· Chapter five evidence collection protocols including document current state of device upon arrival, if monitor is on and displaying activity photograph the screen as found. Move mouse to see if screen saver is in use without pushing any buttons on the mouse and see what is on the screen. ALYAWS document every step of the process as you proceed. If monitor is off, turn it on and note the results after complete. Label all power and other cords while still attached to their respective component. Take photos of the cords. Disconnect all cords and devices and secure them. Place tape over the drive input slots and check for media in the drives upon arrival. Record make and model of units at the scene. For laptops photo, sketch, noted devices attached ( follow desk top protocols if applicable) Note any active chat or other applications in use upon arrival. If mainframe or server is involved in a networked environment seek out the network admin to assist in recovering any volatile data before proceeding. Loss of power could mean loss of evidence. Other devices to consider for having valuable data are: audio recorders, gps devices, answering machines, pagers, cordless telephones, copy machines, cell phones, hard drive duplicators, fax machines, printers, WAP's, Laptop power supplies, smart cards, scanners, caller ID units, ect..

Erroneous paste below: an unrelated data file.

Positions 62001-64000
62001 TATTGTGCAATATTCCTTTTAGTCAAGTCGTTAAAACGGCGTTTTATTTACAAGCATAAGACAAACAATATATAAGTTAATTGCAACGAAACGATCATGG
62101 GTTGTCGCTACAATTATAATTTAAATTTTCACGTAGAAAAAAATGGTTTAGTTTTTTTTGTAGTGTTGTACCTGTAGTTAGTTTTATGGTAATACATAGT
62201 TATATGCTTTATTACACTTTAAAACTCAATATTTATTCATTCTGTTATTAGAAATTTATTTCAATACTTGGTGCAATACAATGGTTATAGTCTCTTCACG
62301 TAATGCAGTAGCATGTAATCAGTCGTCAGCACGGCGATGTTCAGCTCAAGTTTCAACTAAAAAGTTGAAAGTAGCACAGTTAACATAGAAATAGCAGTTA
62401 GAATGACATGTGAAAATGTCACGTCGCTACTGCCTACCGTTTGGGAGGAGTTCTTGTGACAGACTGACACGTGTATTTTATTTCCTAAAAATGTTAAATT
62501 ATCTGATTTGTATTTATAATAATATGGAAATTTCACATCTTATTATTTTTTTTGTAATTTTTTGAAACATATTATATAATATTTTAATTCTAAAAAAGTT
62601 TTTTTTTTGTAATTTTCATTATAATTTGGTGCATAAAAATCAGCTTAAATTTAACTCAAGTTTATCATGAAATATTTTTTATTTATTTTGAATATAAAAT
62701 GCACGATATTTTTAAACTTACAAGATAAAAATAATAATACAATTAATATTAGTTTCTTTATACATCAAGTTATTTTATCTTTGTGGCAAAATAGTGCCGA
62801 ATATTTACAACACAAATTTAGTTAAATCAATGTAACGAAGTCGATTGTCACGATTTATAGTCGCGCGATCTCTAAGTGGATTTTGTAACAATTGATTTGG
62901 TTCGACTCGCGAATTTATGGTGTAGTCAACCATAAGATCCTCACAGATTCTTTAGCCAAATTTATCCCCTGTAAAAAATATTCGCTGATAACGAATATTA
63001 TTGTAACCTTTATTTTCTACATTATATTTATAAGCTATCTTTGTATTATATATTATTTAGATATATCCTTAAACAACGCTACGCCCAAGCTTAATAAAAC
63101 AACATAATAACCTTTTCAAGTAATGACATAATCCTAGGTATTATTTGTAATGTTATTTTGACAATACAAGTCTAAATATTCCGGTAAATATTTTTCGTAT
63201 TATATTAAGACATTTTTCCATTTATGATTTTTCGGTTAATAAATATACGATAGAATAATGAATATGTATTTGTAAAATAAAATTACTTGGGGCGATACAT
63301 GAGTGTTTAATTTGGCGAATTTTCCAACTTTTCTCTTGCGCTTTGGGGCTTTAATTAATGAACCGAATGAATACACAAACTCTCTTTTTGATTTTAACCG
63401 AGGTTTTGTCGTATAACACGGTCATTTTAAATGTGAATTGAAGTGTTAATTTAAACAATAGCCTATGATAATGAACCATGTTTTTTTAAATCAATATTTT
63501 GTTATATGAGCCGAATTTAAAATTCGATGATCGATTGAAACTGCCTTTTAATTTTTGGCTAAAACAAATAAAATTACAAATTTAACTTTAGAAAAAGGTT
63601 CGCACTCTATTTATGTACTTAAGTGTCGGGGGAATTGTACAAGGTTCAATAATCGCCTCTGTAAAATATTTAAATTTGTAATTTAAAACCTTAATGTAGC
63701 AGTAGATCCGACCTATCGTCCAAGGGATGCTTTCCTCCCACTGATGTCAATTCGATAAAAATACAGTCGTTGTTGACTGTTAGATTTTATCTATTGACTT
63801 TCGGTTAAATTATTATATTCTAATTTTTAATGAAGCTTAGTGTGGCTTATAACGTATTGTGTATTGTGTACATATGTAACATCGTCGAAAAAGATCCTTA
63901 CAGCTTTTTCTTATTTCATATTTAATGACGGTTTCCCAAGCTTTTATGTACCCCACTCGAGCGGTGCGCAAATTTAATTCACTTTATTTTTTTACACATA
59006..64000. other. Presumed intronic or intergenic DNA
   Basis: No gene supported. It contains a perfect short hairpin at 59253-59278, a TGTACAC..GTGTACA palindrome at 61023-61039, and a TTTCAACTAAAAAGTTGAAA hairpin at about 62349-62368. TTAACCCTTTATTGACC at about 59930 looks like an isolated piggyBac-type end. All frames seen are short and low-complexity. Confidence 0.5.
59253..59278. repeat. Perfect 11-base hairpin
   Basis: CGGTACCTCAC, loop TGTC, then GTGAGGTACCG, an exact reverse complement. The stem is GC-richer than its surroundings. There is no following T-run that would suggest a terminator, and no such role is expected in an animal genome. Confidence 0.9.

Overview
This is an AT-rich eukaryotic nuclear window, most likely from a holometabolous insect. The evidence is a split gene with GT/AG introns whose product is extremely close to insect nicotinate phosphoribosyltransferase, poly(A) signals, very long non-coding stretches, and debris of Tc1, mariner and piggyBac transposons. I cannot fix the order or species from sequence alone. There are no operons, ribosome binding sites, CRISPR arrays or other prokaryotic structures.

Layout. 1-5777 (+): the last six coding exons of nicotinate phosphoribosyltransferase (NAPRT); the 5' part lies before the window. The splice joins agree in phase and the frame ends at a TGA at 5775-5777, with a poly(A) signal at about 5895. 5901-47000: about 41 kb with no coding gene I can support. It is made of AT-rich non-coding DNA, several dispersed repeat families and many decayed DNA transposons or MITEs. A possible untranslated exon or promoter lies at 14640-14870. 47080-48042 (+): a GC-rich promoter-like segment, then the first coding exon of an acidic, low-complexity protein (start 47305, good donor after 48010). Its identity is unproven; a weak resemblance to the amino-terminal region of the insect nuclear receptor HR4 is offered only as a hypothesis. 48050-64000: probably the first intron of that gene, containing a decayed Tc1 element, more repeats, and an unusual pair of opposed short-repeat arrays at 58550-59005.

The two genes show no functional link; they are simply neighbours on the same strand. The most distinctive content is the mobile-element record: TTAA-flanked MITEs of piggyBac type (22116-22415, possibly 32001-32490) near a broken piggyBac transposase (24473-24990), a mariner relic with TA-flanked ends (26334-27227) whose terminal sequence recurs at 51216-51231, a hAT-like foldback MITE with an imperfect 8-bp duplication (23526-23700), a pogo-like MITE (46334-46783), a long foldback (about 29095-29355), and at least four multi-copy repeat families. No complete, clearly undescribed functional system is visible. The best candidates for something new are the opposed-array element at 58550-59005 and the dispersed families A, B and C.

· Chapters six and seven speak about packaging and storage which is more pertinent to law enforcement.
These are steps worth considering when planning for the investigation. If the person has signed off on receiving a copy of the company policy there will be nothing to challenge from a legal rights suit. When an employee uses a company provided PC they should have no expectation of privacy as was stated in the Smith vs. Maryland case sited earlier.
Being a corporate investigation all of the previous steps might not all be necessary. It is worth mentioning some undercover actions would also be useful. Video and audio recordings of the target should be considered. A remote acquisition of the target's drive would also be a good idea, as not to tip them off to the investigation. Cooperation from the network admin to access emails would be a must along with any internet logs they had about this particular PC. I guess allowing the target an opportunity to get caught would be the surest way of avoiding any future challenge to the findings. An audio recording of them selling company data or uploading spreadsheets to a non-network approved storage area would be the best way to make the case bulletproof.